We live in politically and scientifically eventful and interesting times. The umbrella term ‘omics’ is frequently used by scientists and physicians, and refers to the subjects of genomics (study of all human genes), proteomics (study of all human proteins) and metabolomics (study of all human metabolites). Watson and Crick provided the basis for these emerging scientific fields by deciphering the genetic code and by reproducing the molecular structure of DNA . Jacob and Monod invented the biological principle of ‘DNA makes RNA makes protein’ which is still valid today . Both research teams received the Nobel Prize for their achievements. Sickle cell anemia, which is caused by a genetic defect in the hemoglobin subunits, was one of the first diseases to be understood at the molecular level .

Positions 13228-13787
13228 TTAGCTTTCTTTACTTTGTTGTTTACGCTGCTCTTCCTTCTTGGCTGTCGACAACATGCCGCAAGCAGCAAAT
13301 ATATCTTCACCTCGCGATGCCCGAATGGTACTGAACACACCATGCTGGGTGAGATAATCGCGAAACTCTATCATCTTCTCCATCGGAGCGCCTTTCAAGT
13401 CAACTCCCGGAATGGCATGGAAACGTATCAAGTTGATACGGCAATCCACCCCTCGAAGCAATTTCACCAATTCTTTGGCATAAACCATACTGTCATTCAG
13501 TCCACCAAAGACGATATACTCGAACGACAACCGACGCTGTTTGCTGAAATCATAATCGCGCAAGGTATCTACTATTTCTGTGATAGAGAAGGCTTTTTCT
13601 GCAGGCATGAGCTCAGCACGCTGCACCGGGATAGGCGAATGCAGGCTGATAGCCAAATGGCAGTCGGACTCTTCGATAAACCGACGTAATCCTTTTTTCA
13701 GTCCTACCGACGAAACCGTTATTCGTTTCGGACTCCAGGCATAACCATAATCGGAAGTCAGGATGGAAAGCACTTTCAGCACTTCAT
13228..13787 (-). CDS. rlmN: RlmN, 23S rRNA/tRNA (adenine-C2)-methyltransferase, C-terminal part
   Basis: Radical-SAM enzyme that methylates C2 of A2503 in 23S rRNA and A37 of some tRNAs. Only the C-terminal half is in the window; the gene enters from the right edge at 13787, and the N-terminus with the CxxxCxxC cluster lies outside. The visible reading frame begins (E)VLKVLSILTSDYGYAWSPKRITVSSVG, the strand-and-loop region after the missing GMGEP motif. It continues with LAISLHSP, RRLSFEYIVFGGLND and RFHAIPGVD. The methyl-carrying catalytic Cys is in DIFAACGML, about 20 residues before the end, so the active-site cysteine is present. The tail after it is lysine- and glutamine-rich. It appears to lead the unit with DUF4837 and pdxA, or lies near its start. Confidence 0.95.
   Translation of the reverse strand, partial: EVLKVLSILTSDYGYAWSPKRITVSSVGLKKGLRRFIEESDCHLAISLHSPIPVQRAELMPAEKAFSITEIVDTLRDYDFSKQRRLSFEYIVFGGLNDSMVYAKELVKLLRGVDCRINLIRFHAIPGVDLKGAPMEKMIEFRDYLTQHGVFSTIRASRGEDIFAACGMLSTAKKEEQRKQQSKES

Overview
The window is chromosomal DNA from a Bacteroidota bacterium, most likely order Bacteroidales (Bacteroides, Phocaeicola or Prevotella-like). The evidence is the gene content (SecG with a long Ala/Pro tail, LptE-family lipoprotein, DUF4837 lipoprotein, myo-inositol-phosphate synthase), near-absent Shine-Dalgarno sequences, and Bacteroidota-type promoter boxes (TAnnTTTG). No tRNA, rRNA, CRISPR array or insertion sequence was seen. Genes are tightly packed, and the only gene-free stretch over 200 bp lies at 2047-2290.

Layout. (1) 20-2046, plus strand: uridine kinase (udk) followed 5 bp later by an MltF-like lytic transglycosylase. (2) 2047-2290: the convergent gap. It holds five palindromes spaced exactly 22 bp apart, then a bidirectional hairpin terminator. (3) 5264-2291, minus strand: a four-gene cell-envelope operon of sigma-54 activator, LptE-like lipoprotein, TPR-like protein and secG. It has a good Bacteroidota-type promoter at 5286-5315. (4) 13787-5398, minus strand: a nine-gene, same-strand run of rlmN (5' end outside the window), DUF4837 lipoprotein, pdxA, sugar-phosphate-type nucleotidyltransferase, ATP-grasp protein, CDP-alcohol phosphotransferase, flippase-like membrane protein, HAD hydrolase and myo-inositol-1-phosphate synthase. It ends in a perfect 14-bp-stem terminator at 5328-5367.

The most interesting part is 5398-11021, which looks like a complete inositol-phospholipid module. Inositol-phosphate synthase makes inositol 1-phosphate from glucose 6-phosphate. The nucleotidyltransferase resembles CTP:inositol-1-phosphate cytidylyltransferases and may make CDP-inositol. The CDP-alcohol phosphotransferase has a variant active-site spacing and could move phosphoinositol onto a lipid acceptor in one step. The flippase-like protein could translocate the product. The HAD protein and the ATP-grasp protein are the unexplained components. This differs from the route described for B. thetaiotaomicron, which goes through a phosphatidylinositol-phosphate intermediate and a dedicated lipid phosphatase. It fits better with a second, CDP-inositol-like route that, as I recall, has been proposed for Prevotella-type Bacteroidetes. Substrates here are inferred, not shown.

The Human Genome project was launched in the United States in 1990 and completed in 2006 at an estimated cost of 3 billion US dollars. The human genome consists of ca. 3 billion base pairs and ca. 20,000 genes which encode over 200,000 proteins. The total number of different human metabolites has not been determined accurately. Only ca. 1% of the human genome contains coding regions (exons), the remaining ca. 99% are non-coding regions (introns), the function of which is largely unknown. The latest development in the field of genetics is next generation sequencing (NGS), also called massive parallel sequencing. The workflow in NGS involves the following steps: 1. Extraction of DNA from a bla blood sample and fragmentation. Ligation of DNA fragments with adaptors specific to sequencing platform. Attachment of DNA molecules to solid phase (e.g. glass slide) . Amplification of DNA fragments with the polymerase chain reaction (PCR) . Sequencing by synthesis using 4 fluorescently labelled nucleotides (Figure 1) . Laser excitation and photographic capture of fluorescent nucleotides (base calling). With modern technology (e.g. Illumina or Ion Torrent), the entire genome of one patient can be sequenced in 1 day for 1000 US dollars . In 2013, the Secretary of State for Health in the United Kingdom and Genomics England announced the 100,000 Genome Project. The objective of this nationwide study is the sequencing of 100,000 genomes from patients with rare diseases and cancers (and their relatives) treated by the National Health Service (NHS, 5). In parallel, Health Education England, a non-departmental public body, has rolled out a sponsored Master’s Programme in Genomics Medicine for NHS employees. This part-time course leading to a Master’s degree over 2 years is offered by 5 English universities (Birmingham, Exeter, London x 2, Newcastle). It includes 8 modules covering subjects such as omics technologies, pharmacogenomics, and genomics of infectious and rare disease, and cancer; and a small research project . The objective of this programme is the introduction of NHS staff to the emerging techniques and applications of NGS which are likely become clinically relevant in future. Massive parallel sequencing is an essential part of P4 medicine (predictive, preventive, personalized and participatory). P4 medicine aims to timely diagnose illness with high accuracy and provide effective treatment tailored to the needs of the individual patient . It remains to be seen whether these exciting new developments in medicine are affordable to the NHS and other health services abroad.